House Bill 2477, introduced by House Commerce and Labor Committee Chairman Terry Kilgore, prohibits additional customer choice if a utility’s overall demand is not growing more than two percent annually. That describes both Dominion Energy Virginia and Appalachian Power Company. It also requires customers who leave to keep paying non-fuel generation and transmission capacity related costs, things not previously charged to customers buying power elsewhere.
There are only three ways to break free of the Virginia monopoly electric service providers. Large industrial or commercial customers with a demand in excess of five megawatts can seek an alternative supplier. State law also creates an opportunity for a group of customers to aggregate their demand to reach that demand threshold and shop for electricity together.
The third route, open to all customers large and small, is the right to buy 100-percent renewable-sourced electricity from an outside supplier if the utility doesn’t have its own rate for such a product. That process is not changed by this bill. APCo now has such a tariff, closing that door, and Dominion was working on one but withdrew its application earlier this month.
The aggregation path to competition has been allowed for more than a decade, but the first commercial aggregation petition was approved for the Reynolds Group earlier this year. A series of such petitions have now been filed by companies including Costco, Wal-Mart and Sam’s Stores. All must make their case at the State Corporation Commission. State law will only allow customers representing one percent of the utility’s load to go elsewhere, and the SCC must reject a petition deemed harmful to the rest of the utility’s customers.
Departed customers do continue to pay utility distribution charges, since they continue to use the utility’s wires. Adding those generation and transmission-capacity costs mentioned in Kilgore’s bill reduce or wipe out the price advantage of competition.
Another impediment to seeking an alternate supply is once the large customer leaves, the utility can insist on a five year notice before taking it back. A Senate bill likely to draw utility opposition would reduce that to 90 days.
The argument against allowing retail choice is it imposes higher costs on customers remaining behind, which is why the load cap was imposed in 2007. In reviewing the pending petition of Costco, the SCC staff did not dispute Dominion’s assertion that loss of the 13 megawatts of load in the 27 aggregated accounts might add a few cents to the monthly bill of residential customers.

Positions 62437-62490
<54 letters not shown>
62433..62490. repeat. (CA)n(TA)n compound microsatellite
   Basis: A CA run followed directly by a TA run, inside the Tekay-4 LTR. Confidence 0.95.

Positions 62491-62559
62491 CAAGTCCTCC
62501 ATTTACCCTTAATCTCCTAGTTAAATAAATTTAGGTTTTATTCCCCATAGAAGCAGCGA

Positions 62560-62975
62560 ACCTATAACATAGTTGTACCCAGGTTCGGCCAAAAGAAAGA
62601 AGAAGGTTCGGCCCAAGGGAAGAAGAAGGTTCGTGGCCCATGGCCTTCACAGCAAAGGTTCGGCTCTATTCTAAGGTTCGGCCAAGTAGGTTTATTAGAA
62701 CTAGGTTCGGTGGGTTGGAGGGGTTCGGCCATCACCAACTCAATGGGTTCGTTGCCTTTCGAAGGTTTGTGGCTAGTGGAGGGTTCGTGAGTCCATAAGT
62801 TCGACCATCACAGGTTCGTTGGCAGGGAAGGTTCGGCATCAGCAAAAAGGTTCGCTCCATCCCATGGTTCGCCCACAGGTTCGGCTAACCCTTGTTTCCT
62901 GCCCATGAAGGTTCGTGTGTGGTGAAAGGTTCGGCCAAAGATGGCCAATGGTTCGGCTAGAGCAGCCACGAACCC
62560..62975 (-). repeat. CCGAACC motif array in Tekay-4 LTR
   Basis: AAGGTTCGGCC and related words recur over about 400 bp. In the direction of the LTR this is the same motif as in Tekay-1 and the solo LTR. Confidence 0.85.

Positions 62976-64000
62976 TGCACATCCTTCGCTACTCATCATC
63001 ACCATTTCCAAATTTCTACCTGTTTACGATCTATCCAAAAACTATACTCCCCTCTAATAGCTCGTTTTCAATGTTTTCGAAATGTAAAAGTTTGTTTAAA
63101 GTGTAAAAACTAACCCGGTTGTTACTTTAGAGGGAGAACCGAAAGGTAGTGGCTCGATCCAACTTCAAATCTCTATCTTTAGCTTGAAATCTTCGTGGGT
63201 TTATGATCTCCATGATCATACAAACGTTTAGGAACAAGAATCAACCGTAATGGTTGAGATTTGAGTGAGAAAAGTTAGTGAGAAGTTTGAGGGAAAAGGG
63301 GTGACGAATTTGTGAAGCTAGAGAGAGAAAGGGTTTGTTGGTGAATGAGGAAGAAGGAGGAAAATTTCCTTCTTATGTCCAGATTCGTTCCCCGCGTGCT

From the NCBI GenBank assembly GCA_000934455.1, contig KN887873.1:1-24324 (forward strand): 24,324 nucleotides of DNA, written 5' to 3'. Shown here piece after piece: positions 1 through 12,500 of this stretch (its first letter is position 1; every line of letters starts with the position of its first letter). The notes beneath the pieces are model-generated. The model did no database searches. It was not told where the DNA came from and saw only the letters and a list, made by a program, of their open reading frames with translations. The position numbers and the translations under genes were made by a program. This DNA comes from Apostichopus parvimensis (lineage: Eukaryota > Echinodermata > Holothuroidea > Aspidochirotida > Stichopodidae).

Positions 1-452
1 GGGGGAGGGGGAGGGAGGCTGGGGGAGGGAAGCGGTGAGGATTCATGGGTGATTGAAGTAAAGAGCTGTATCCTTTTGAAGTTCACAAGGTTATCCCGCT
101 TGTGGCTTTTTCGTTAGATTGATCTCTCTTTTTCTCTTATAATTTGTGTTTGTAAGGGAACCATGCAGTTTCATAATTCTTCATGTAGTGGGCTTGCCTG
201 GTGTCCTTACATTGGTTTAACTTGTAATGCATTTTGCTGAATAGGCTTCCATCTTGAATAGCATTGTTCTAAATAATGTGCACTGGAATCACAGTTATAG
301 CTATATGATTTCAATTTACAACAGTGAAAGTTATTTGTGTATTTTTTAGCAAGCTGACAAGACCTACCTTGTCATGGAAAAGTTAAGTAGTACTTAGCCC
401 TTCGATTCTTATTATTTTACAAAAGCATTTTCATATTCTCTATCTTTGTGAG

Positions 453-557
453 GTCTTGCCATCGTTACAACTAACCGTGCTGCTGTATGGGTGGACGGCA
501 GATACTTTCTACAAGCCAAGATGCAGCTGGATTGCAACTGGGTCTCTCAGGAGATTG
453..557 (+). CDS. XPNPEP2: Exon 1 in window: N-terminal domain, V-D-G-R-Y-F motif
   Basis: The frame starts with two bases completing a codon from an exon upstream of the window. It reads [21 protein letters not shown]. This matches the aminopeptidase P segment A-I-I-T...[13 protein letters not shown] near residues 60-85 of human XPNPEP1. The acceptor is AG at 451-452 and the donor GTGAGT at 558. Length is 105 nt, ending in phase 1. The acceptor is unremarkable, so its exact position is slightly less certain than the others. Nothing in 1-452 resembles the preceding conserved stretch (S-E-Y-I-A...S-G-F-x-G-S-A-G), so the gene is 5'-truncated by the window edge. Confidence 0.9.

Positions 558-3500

Patrick W. Carr of the SCC staff added: “…(Dominion) base rate earnings would be reduced. The latter impact could reduce customer refunds or customer credit reinvestment offsets and/or lead to higher base rates than would be necessary absent Costco taking service from a competitive service provider.”
Please, what refunds? In who’s lifetime? Those excess profits and the customer credit offset shell game are the reasons Costco wants out, according to Shay Reed, the energy buyer for the company who filed testimony in support of the petition.
“Under the current circumstances. Dominion’s overcharging and overearning are what makes Dominion so attractive to investors and so unattractive to customers,” she testified.
“From a customer’s perspective, Dominion should not be overearning in the first place. As a customer, Costco wants to pay cost of service rates that include a reasonable return. Dominion’s objection to any reduction of its overearnings helps explain, in my opinion, the raft of aggregation petitions now pending before the Commission. These are due, in my estimation, to the fact that there is no penalty to Dominion for over-earning.”
In other regions, she stated, the company has saved about 25 percent by opting for a competitive supplier. Reed did not reveal the savings expected in this case, but expressed confidence savings would come and noted Costco is not alone in that expectation.
“I believe that the eight aggregation petitions being considered by the Commission in 2018, as well as the huge potential cost impact if Dominion elects to fully Implement the Grid Transformation and Security Act, are compelling evidence that the aggregation petitions are sorely needed to send a strong price signal to Dominion that its multiple additions of rate adjustment clauses and its persistence in making new investments rather than providing base rate reductions or base rate credits are making its tariffs increasingly unattractive to its customers.”
The utilities have seen the signal. House Bill 2477 is probably not the response Reed was pointing toward, but is no surprise to Virginia Capitol veterans.
The impediments to retail competition imposed in 2007 were part of a negotiated compromise, which produced a bill intended to start with a full rate case to set fair and just prices, followed by regular reviews and regular refunds of any excess profits. Dominion set about breaking all those promises and handcuffing the SCC in subsequent years. There is no regulatory compact in Virginia anymore.There are currently no comments highlighted.